Have you seen the film? What about others by Baz Luhrmann? Do you love them hate them? Not get them or think they define eras of time? Chime in with your own thoughts in the comments. I'd love to hear from you, and thanks for stopping by.

Wednesday, January 15, 2014

It's My Birthday & Plans for This Year

Well it's my birthday. Did you know Google puts up a custom Birthday graphic on your birthday if you're logged in? Kind of cool. Anyways, I'm 31 today. Depending who I'm hanging out with I'm either really old or still quite young. Either way one thing I know is that I'm very blessed. I have an amazing wife who also happens to be my best friend, and we have three beautiful kids who we really enjoy. I don't deserve the life I get to live. I'm so happy to be married to my wife and be a daddy to my wonderful kids. They are awesome. Life is good.

As far as writing goes a few things come to mind. I remember before I turned 30 I wanted to have a book published. In a way that happened. I'm published in the fine and hilarious book A Method to the Madness: A Guide to the Super Evil and I'm very proud to be in that book with the other authors who wrote stories for it. If you haven't picked it up I highly recommend it. The same duo, Michell Plested and Jeffrey Hite, have come up with another anthology they're going to publish and I'm excited to write a story for that one. Hopefully I can craft a tale that they'll be happy to accept. Their anthology will be called There Is A Magic Portal Under My Sink and other Stories of Magical Places you Likely Don't want to Go In fact I started it last night. I think I'm going to call it The Realm of Fire. Here's the first paragraph:
Everyone knows dragons come from the Realm of Fire, even though none know how to get there. It is said to be a land wholly different from our own. There is no road that will take you there, no great body of water on which you can sail to its shores. Legend says the only way to get there is through fire. Who in the burnt realm knows what that means? Surely I did not, but I was soon to find out and it would lead to a journey I will never forget. The day I found the great robes of the old wizard everyone had stopped believing in was the day my fate changed forever.
As this year draws on and I turn 31 I want it to be the year I publish my first novel length work. The novel I'm currently writing, Zombie Super Powers, is the best one I've written so far and I'm hopeful it's the one. Now I just need to finish it so I can get it in the hands of beta readers and then to an editor. I'm excited. If you want to read along with me as I'm writing it and be an Alpha reader you can do so for free over at Wattpad. It's super easy to leave comments there to, you don't even have to be a member. They have great reading apps for all your devices as well.

Other than that I still have the novella Sword and Urn that I had edited by two people which needs a major revision and the edits put in. Once I'm done with my novel I'll get cracking on that so I can whip it into a publishable shape. With any luck I should be publishing a novel and a novella this year. That would be awesome.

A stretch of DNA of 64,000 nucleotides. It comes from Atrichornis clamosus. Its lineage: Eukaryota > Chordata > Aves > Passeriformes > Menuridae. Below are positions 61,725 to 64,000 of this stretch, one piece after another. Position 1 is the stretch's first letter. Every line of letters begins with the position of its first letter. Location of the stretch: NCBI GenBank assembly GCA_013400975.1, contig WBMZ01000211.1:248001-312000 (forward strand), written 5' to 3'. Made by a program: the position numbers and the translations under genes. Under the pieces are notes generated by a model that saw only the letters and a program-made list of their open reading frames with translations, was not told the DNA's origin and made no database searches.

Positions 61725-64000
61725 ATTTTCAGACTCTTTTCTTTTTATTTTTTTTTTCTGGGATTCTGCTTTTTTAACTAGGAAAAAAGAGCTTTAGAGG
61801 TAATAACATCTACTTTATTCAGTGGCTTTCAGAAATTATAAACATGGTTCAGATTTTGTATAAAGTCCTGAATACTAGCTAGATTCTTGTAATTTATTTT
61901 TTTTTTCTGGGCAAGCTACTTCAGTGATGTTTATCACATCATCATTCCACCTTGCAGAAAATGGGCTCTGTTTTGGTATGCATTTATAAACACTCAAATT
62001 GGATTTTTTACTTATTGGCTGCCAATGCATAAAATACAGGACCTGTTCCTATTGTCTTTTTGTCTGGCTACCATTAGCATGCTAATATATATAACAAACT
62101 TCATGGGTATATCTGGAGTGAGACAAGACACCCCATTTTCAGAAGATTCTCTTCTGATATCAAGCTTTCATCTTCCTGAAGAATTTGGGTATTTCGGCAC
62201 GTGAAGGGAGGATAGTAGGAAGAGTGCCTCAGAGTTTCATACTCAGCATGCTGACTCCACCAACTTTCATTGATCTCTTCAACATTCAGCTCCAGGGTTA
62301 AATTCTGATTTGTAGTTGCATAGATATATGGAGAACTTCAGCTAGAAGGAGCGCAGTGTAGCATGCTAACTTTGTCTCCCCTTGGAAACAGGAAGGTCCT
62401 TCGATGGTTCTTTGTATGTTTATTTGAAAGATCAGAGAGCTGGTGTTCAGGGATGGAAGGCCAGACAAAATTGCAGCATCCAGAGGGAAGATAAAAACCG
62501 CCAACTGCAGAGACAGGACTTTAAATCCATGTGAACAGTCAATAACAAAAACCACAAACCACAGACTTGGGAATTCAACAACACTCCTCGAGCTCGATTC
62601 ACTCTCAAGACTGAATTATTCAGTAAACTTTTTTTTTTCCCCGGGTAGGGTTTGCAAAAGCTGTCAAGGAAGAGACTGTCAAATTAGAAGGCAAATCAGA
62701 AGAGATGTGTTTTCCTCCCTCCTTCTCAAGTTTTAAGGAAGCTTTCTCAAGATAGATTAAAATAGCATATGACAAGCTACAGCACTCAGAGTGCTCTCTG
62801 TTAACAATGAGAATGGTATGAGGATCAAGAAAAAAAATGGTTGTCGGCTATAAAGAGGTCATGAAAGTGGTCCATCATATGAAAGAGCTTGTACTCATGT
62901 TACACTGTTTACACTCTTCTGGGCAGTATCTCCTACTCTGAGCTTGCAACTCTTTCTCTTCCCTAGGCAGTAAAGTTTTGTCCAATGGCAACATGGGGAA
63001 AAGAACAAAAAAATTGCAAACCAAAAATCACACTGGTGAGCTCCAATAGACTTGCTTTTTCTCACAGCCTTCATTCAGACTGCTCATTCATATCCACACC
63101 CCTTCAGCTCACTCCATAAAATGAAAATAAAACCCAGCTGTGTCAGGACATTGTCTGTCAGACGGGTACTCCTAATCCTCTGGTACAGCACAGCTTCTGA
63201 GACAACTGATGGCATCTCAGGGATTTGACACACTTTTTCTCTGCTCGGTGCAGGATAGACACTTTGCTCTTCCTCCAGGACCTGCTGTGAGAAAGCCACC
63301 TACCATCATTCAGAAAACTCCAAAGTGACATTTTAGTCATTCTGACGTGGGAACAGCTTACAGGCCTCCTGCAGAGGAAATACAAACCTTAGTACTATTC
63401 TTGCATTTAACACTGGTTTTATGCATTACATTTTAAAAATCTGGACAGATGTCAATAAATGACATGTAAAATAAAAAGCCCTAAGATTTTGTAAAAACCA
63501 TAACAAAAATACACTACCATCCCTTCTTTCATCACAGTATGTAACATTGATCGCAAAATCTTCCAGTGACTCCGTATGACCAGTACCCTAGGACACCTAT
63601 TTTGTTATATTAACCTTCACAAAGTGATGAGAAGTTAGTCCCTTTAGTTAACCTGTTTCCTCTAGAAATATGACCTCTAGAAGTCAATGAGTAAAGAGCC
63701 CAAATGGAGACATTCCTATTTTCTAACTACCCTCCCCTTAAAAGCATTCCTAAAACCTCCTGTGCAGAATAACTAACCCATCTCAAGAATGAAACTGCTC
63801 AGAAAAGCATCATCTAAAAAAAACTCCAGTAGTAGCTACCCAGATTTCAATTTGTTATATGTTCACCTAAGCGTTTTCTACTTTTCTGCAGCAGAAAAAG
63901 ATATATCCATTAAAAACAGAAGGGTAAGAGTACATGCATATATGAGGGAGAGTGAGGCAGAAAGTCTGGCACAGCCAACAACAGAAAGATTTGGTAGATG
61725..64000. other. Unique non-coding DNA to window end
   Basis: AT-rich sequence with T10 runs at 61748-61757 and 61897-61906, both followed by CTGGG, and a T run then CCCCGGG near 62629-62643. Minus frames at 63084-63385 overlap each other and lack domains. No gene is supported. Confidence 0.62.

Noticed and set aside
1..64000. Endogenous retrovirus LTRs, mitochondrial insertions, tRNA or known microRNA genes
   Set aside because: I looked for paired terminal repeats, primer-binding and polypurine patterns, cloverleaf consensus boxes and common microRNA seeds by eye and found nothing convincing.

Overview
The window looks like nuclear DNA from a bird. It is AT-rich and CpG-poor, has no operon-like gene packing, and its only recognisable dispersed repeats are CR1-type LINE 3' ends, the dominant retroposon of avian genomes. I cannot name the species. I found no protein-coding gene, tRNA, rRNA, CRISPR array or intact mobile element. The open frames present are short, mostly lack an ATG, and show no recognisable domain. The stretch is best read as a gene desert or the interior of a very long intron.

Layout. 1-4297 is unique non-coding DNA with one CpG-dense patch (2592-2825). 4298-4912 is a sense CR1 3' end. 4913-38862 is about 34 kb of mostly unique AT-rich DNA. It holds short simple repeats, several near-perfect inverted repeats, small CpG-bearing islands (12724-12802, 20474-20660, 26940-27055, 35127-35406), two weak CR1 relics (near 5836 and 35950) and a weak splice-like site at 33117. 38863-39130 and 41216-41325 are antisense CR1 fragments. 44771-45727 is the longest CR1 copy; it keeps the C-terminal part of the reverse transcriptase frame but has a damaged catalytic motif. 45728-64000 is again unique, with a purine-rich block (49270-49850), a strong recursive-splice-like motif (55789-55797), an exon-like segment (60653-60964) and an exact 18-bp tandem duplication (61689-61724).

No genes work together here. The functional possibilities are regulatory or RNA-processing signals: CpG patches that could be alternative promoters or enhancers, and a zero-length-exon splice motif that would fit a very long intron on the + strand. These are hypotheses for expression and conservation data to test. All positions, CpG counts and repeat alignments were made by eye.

Thanks for stopping by everybody. Though it's just begun, I hope 2014 is shaping up to be a great year for you all!

Monday, January 13, 2014

Cue Bull reviewed - 5 stars!

Someone reviewed my latest short story Cue Bull! Click on that link to get your copy for free in any eBook format and look for this story to come out in audio in the near future as well.


Thursday, January 9, 2014

The Wonderful Wizard of Oz by Frank Baum | Book Review

I think the best word to sum up this novel and it's narration is delightful. Anne Hathaway's narration was incredibly fun to listen to. You can tell she had a blast narrating it and getting into the different characters. I'm turning 31 this month and I loved it. I know my kids will love it too. I can't recommend the audiobook version enough. The story was surprisingly great as well. Wonderfully written and never a dull moment. For as old as the novel is it reads great today and holds up very well. I could especially see children really enjoying this book. I would easily call this book timeless for that reason.

As I've studied story structure I always try and find it in the books I read and the movies & TV shows I watch. I was surprised at the well constructed structure in this classic story. Maybe it's because it's old, and maybe it's because I sort of was expecting it to be something like Alice in Wonderland, but this was a very well laid out story.

One great simple way to look at stories that I gleaned from listening to editorial director of Pyr Books Lou Anders in an episode of the Writing Excuses podcast is this:
Act I - Orphan
Act IIa - Wanderer
Act IIb - Warrior
Act III - Martyr